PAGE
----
Someone was telling me that a University here in Greece had a new policy on security guards. To save money, they’re firing all the security guards, and only keeping on those with masters degrees of PhDs.
Now, I don’t know if security is a more complex business here in Greece. But I thought it was more of your Cert IV kinda skill set – not a university degree.
And you can’t imagine someone’s invested in a PhD with the hope of cracking the security guard market. Something’s going wrong here.
And I think it goes to the heart of the crisis Greece is in – when you have an educated people, unable to find meaningful work.
And I’m not joking or trying to be punny when I say it’s a tragedy.
Take Olympia. She’s been our waitress at our favourite little café here in Mykonos. She’s mid-20s, bright and articulate, speaks perfect English, and has a masters degree in Social Work…
… and waits tables for lazy tourists like me.
If you think that’s a waste of potential, it is. It’s a waste of her talents and it’s a waste of the contribution she could have made to her country.
I’m not bagging working at a café mind you. For some people it’s great. For some it ties in with their lifestyle. Some have a passion for it.
But Olympia’s got no passion for her job. If she could be working in her field, she’d toss in her apron at the drop of the hat. No, it’s the economy that holds her here.
The youth (under 25) unemployment statistics in Greece are horrifying. At last count, 64.2 percent of people of working age under 25 didn’t have a job.
That means only 1 in 3 are working. It’s a depressing stat if you’re one of the two hoping to be one of the one. The numbers are against you.
It’s a tragedy in Greece, but it’s ugly across Europe.
This chart shows that youth unemployment is up to 56 percent in Spain, and up over 40 percent in Italy.
Only Germany have anything looking like a full employment rate for it’s youth – which again shows just how different the euro zone economies actually are from each other – and how hard it is to keep the wriggly bag of roosters that makes up the euro together.
If this isn’t a crisis, I don’t know what is. I believe the children are the future (because that’s logically true by definition). But if the future is being lumped with an erosion of productive skills as well as massive set-backs to their self-esteem, what will the future look like?
Normally, it’s the unskilled that have the hardest time finding work in a struggling economy. Again, this is almost true by definition. If you don’t have particular marketable skills, it makes you less marketable.
But it’s gone further than that in Greece and continental Europe. A full 30 percent of 20-35 year old Greeks are university educated. In Spain, it’s 40 percent. It’s the most educated generation in history, and it’s all going to waste.
Think of all that knowledge and energy embodied in those young minds – all that investment – just going to waste. Spectacular fruit left to rot on the tree.
I ask Olympia if she has any regrets about studying and studying so much.
“At first, I was happy with the choice. I enjoyed the topic, and I wanted to work in the field. Now I wonder if I should have studied something that could get me a job overseas. Like finance and commerce. Maybe medicine. If I had my time again…”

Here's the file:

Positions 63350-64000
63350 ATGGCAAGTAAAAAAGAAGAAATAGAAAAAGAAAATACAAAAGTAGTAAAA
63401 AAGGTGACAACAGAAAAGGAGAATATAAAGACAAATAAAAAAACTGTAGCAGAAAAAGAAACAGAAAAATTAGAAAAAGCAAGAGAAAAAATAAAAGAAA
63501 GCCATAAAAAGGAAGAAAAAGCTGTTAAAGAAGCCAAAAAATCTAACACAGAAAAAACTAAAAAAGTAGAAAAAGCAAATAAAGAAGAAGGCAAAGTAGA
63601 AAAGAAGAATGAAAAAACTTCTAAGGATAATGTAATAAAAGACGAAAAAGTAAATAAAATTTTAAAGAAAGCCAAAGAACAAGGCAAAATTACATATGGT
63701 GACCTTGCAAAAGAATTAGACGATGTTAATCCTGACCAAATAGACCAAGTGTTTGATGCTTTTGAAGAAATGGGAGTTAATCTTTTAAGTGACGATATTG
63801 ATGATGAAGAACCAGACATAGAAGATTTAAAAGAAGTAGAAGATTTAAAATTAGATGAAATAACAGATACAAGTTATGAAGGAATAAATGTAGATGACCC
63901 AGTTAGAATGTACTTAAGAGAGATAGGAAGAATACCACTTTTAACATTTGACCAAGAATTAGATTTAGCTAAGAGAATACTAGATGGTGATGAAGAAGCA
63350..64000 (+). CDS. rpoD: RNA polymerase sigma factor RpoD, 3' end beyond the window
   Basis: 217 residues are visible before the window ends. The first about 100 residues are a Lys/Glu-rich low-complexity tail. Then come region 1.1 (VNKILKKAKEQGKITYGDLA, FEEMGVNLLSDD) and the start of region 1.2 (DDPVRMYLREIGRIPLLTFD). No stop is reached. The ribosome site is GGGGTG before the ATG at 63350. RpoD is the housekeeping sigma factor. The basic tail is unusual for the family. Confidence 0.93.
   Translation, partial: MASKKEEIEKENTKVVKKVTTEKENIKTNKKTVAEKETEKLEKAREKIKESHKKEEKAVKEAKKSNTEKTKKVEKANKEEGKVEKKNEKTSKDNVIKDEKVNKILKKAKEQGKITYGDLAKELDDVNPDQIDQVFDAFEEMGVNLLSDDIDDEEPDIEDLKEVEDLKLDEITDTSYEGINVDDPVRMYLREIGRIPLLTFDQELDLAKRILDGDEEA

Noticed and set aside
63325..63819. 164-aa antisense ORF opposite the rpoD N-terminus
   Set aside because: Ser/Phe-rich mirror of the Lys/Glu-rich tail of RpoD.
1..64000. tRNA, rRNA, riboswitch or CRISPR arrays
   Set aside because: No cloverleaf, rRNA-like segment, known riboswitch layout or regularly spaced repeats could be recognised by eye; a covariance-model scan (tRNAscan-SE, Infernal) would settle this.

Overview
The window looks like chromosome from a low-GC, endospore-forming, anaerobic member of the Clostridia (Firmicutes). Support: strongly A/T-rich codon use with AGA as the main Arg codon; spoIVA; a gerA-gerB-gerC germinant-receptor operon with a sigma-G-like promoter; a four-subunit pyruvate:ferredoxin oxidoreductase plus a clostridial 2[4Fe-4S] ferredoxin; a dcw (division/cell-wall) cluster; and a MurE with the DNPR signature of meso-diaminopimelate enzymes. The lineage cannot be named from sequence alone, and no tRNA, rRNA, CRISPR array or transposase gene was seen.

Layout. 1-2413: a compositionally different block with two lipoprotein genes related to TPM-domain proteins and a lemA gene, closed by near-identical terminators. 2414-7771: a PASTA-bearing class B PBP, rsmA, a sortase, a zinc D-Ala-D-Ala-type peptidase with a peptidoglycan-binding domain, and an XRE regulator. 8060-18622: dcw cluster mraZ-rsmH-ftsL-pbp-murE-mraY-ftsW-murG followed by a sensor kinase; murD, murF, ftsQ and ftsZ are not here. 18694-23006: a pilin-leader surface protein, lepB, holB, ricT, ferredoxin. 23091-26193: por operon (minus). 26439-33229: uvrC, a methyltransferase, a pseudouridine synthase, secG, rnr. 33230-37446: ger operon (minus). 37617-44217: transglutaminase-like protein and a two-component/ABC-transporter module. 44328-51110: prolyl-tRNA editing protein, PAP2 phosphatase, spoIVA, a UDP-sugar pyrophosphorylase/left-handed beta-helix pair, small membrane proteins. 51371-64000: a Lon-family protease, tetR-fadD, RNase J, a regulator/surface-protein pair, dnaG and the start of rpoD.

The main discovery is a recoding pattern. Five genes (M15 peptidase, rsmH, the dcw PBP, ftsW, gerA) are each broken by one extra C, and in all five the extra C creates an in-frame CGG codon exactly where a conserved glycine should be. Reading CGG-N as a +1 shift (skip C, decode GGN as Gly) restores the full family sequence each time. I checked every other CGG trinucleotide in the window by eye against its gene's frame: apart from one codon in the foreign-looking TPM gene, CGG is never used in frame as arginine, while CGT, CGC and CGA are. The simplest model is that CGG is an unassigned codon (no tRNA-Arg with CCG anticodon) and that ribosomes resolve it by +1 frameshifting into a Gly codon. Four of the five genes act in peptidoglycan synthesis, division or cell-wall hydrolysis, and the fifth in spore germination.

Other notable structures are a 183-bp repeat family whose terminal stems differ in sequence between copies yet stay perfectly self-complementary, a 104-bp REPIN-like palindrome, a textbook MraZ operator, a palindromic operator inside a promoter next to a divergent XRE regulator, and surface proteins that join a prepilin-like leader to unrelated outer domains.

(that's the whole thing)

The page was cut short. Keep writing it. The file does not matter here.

The irony is that Greek needs social workers now, perhaps more than ever. Six years into recession, on a lot of measures the crisis in Greece is topping the Great Depression in the US, and is lasting longer. With more and more people out of work, Greece is at risk of running into a humanitarian crisis as well.
“Sure, there’s lot of social work to do,” says Olympia. “But who’s going to pay for it? All the municipal governments are broke. There’s no money.”
And so how did Olympia, originally from Athens, end up waiting tables in Mykonos?
Here, being able to speak English gets you a lot further than any experience you have in hospitality. Olympia spent some time in the UK when she was younger, and had a knack for languages.
Today, it’s her saving grace. “If I couldn’t speak English, I don’t know what I’d be doing. I’d been looking for work for over a year in Athens, and couldn’t find anything. So I came here. But I don’t know what I’ll do when the season ends. I don’t want to think about it.”
Maybe she’ll go back to Athens and join the rest of her disaffected generation on the streets of Athens. She doesn’t look like the rock-throwing kind, but desperate times make for desperate people.
Or maybe she’ll just throw it all in and try her luck overseas. The numbers on the leakage of skilled and educated professionals out of Greece are staggering. A recent study by the University of Thessaloniki found that more than 120,000 professionals, including doctors, engineers and scientists, have left Greece since the start of the crisis in 2010.
That’s a real Brain Drain. And just when Greece could really use that talent. But who can blame them?
For some of the young here, unemployment is all they’ve known. And when you feel you can’t make a valued contribution to your society, it eats away at you. It scars you.
For their sake, and for the sake of Greece’s future, they need to get on top of this problem fast.
When your carers forget to care, and learn how to throw stones instead, you’ve got a real problem on your hands.